There must be some bizarre advanced political calculus behind this move, because it makes no logical economic or public safety sense. A weak dollar and a high generic dispensing rate imply that even the theoretical financial benefits are minuscule, so the diversion dangers from this bill would never justify the risk. The chart below tells the story.
I don’t see this legislation moving forward, but then again, drug importation has been declared dead more times than an orange parka clad Kenny McCormick. So here’s a brief review of the economic and safety issues. You can also revisit previous Drug Channels articles tagged with Importation.
IMPORTATION WILL BE UNSAFE.
My reasoning is quite simple:
- Diversion is the sale of a drug outside of the distribution channels for which it was originally intended, as in “made to be sold in Europe but diverted to the U.S.”
- Drug diversion is the primary way that counterfeit drugs get into legitimate pharmacies.
- Importation and parallel trade are—by definition—diversion.
Are all diverted drugs counterfeit? No.
Does the risk of counterfeiting rise dramatically with diversion? Yes.
Why else do you think that the European Parliament has voted yesterday for the Falsified Medicines Directive, which will hopefully reduce counterfeit medicines in Europe due in part to a standardized serialization system. See Europe votes in new anti-counterfeit law.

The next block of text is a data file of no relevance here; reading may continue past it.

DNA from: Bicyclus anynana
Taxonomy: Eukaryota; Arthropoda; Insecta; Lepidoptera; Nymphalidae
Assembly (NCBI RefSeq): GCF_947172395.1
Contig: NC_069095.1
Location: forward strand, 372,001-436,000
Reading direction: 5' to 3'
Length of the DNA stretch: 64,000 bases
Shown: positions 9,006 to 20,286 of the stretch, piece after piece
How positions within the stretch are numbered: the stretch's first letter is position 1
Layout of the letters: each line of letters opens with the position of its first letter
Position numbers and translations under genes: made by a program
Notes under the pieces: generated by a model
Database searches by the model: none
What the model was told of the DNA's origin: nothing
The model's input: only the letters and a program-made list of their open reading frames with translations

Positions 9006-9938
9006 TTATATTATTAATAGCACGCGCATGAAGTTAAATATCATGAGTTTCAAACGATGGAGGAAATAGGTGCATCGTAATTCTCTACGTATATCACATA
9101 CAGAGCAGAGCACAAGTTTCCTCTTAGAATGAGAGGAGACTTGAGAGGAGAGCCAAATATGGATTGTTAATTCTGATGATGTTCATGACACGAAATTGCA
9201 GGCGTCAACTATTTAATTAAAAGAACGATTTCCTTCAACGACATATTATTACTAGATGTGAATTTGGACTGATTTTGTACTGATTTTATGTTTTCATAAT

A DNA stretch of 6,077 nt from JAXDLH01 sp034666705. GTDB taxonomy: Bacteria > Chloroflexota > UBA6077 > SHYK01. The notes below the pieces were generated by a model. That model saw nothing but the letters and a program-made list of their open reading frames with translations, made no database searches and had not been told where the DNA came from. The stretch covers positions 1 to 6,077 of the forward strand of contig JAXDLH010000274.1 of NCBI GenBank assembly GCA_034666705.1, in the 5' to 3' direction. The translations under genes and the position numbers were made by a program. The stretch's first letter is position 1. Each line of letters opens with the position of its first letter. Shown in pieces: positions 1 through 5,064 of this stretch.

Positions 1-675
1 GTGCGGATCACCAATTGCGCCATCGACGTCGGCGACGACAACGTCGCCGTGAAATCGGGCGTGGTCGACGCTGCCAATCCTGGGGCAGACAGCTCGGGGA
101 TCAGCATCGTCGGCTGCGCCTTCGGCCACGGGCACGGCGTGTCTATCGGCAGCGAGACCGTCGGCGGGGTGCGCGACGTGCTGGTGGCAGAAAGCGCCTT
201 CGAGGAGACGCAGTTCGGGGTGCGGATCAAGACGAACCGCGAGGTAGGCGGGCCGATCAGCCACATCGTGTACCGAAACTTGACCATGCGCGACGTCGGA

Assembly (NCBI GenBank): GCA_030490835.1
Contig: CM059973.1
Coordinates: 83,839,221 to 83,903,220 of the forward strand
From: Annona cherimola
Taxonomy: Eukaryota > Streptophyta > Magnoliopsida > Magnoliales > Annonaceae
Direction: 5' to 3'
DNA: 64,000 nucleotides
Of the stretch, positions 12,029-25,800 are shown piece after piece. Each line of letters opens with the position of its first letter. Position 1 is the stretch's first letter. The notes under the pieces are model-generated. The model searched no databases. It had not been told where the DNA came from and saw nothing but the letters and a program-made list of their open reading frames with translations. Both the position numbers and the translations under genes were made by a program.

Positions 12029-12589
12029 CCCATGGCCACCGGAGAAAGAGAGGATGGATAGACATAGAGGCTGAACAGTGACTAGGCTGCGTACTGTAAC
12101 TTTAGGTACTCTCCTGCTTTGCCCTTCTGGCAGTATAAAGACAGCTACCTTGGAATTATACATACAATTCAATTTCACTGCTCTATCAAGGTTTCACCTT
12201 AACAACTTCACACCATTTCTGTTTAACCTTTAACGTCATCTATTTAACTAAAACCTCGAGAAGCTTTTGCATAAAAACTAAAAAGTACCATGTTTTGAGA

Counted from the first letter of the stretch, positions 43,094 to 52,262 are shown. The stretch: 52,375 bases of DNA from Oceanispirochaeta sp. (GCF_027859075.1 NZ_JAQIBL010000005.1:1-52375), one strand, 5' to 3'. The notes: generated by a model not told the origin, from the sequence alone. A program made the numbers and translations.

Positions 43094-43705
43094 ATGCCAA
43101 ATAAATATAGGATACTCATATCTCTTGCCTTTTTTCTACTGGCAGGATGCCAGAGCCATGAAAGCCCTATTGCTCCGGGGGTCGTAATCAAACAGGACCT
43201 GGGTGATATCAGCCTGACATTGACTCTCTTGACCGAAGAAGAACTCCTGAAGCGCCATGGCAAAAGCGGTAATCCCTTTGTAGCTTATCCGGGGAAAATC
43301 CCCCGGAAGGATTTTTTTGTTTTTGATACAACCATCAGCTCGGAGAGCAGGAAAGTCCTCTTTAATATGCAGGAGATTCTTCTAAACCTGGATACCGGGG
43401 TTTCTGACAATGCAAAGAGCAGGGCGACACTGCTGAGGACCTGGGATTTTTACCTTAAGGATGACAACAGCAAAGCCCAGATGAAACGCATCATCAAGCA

The U.S. still has a crazy patchwork of pedigree, serialization, and licensing laws across the 50 states. The FDA does not have the authority to put a national system in place. Check out this review of the February 2011 FDA meeting on track-and-trace from Pharmaceutical Commerce.
IMPORTATION WILL NOT SAVE MONEY.
I am amazed at Senator Snowe’s apparently willful disregard for today’s healthcare realities. The new bill, like its infamous predecessors, excludes biologicals and therefore most specialty drugs. So, we are talking about importing traditional brand-name drugs, which are a diminishing part of the industry as the generic dispensing rate climbs.
The chart below tells the story. The value of drug importation declines as we move toward the lower right portion of the chart.
But wait, there's more! Cross-border trade can create shortages if a country happens to be “low cost” based on current exchange rates. Yes, this matters because the U.S. is a nearly bankrupt republic with a debased currency. And any remaining price differences will be absorbed by the middlemen—retailers and wholesalers —while manufacturers and consumers would bear the risks and costs. See my 2007 editorial Importation Illusions.
In December 2009, an aide to President Obama stated the White House still favors drug importation. (source). Let’s hope that the POTUS gets busy with legitimate matters—like, say the long-term fiscal health of our country—instead of this fraudulent and dangerous bill.